The tropical storm Ernesto turned into a hurricane today, but it turned north and avoided us completely. The windiest it got today was about 10 mph. We did see tons of rain, though. It poured all night long. I woke up a couple times trying to figure out who was in the shower, but it was the rain right outside my window. The rain continued throughout the morning, which forced us to alter our plans a little bit. They emphasized the first day that the number one thing we needed to remember this week was the "F" word--FLEXIBILITY. We were unable to work on the house we were working on yesterday because you can't work with mortar when it's raining. It was a little disappointing, and we hope that the rain will clear up either tomorrow or Thursday so we can go back and make some progress on that house. I left my camera inside, so no pictures today.
You can, however, mix and pour cement when it is raining, so instead of going to Armenia Bonito, we stayed at La Isla, the downtown ministry center, and helped the workers here. Mike keeps a staff of about 12 Honduran construction workers at all times. Half of them work here and the other half work at the center in Armenia Bonito. He used to have double that number, and the work progressed much faster, but it was hard for them to sustain a workforce that size. Unemployment is very high here, ~4x what we have in the states, so he's had the same workers for a long time because they have a good job and want to keep it. They make $12 a day, which is more than minimum wage, and they get quite a few other benefits most workers do not enjoy as well. We were able to help out some today by essentially doubling the workforce at this site. We mostly mixed and carried buckets of cement that were poured to form a top beam on the 12 foot exterior wall of the compound. We also poured a corner column on the church/school/seminary and made a bunch of rebar ties. You had to watch your head, because mangoes were constantly dropping from the tree. We ate some fresh as the fell, and they were delicious. It's interesting, because the Hondurans like their mangoes very hard and green, and they have a chili-salt sauce that they dip them in. We chose the riper ones.
We at lunch at the dorms, and then drove out to Armenia Bonito for Kids' Club. This is a Bible club that Erin Pettengill usually puts on, but we went with Mike instead. We set up chairs and tables, and then played soccer and baseball as the kids trickled in. An interesting fact to me was that Hondurans dislike rain a lot. It seems like it would just be a fact of life here, especially with a months-long rainy season, but Mike said life basically stops when it rains. Thankfully the rain cleared up by the start of kids club, otherwise Mike said our attendance would have been cut in half. We had about 75 kids, many the same as yesterday at English class (we had about 40 kids yesterday). There are definitely a few kids we have each connected with, and it's fun when one will come up to you and point to the soccer ball or say "bate" when the want to play baseball.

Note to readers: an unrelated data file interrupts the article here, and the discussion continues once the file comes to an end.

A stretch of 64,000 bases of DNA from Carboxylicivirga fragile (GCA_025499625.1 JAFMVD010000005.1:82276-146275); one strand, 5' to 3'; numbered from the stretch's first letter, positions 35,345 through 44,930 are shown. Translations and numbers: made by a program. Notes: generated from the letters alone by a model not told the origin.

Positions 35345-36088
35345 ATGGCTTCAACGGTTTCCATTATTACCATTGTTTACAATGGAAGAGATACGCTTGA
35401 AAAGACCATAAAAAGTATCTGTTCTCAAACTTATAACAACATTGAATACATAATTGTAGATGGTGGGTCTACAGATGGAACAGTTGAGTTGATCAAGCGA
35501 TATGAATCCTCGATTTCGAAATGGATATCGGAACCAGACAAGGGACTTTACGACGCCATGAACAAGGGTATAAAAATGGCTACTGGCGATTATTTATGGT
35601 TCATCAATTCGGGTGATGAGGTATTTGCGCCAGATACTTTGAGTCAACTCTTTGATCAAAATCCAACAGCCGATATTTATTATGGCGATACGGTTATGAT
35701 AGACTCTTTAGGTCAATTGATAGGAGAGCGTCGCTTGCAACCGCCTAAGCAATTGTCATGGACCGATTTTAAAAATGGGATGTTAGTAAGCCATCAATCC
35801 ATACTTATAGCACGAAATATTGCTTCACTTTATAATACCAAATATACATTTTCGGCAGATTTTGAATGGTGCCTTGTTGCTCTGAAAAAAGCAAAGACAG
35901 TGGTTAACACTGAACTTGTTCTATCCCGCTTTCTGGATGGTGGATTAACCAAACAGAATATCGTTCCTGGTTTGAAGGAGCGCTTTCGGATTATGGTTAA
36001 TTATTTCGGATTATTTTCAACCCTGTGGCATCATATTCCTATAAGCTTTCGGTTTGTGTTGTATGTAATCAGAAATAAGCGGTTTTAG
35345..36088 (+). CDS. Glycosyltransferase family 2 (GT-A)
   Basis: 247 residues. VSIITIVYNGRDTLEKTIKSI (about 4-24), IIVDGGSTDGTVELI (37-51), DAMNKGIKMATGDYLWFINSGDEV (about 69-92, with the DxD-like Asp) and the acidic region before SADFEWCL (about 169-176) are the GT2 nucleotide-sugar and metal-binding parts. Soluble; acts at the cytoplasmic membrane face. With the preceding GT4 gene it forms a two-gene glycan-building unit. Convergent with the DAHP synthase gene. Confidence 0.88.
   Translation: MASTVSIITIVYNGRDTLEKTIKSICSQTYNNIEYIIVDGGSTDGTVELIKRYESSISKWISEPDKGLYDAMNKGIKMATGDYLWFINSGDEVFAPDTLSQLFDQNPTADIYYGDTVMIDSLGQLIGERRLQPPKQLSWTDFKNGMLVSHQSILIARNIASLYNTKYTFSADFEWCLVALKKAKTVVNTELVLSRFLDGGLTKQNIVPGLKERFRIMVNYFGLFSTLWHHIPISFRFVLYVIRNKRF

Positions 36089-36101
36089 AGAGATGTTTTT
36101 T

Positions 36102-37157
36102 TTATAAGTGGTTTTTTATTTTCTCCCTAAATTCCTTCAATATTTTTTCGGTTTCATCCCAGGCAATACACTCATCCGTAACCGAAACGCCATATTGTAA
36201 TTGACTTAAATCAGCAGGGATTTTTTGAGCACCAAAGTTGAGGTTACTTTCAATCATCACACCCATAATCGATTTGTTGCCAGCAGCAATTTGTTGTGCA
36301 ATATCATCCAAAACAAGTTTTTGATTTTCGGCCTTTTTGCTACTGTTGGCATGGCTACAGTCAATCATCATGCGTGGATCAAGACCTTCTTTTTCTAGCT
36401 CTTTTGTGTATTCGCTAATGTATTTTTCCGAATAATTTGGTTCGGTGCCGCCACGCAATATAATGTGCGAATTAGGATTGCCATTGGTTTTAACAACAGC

Kids club started with a game, which Jon and Caleb got to choose. They chose dodgeball, and it was probably a poor choice. The Honduran kids don't believe in things like rules, and any game where honesty is involved basically has to be heavily policed or it's total chaos. We had total chaos. After the game Mike ran through some memory verses and catechism questions with the kids. They do four verses at a time, and 3 of the four are review from previous weeks. I was impressed with how well the kids knew them. After that we performed the story of Balaam's ass as a skit in Spanish. Richard was the donkey, Phil was Balaam, and I was the angel. Phil did very well with the overacting and beating Richard with a whip. We did crafts with the kids at the end and made puppet donkeys out of brown paper bags. I forgot how hard it is to cut out shapes along the lines. I would not do well in kindergarten. It would have been nice to have some women on the team to help with the crafts, but we got by. After the crafts we just played with the kids some more until it was time for them to leave. Word about me has spread among the kids, and all day random little girls would come up to me and tell me to take my hat off, then point at me and laugh. They also play this game where they hold up their hand like they are holding something in all 5 fingertips, and if you look at their hand then then peck at you with their hand like it's a bird beak. They think it's hilarious. If you don't look, they just shove their hand right in your face and then start pecking at you anyways.
Tonight we got to sample the local Honduran cuisine, but we were limited because we had to eat food they felt reasonably sure was safe. We have to stay away from the local water (including ice), and any fruits or veggies are off limits as well. We went out to a local restaurant and had plantain chips (which taste just like potato chips...not bananas) with a bean dip that was really good, followed up by plates of grilled meat. There was steak, chicken in some kind of sauce, pork, and a sausage that was kind of like a weak chorizo. We had one tray of meat to share, and it disappeared quickly. The other group is mostly full of dieting women, though, and three more almost full trays made their way over to us before the night was out. We made sure none of the food went to waste, and it was all very tasty.
We got back to the dorms around 7, and lights out is at 10, so we have some time left to relax and hang out as a team. A lot of us are journaling our experiences, and its nice to have time in the evenings to do that and process everything we are going through while it is still fresh.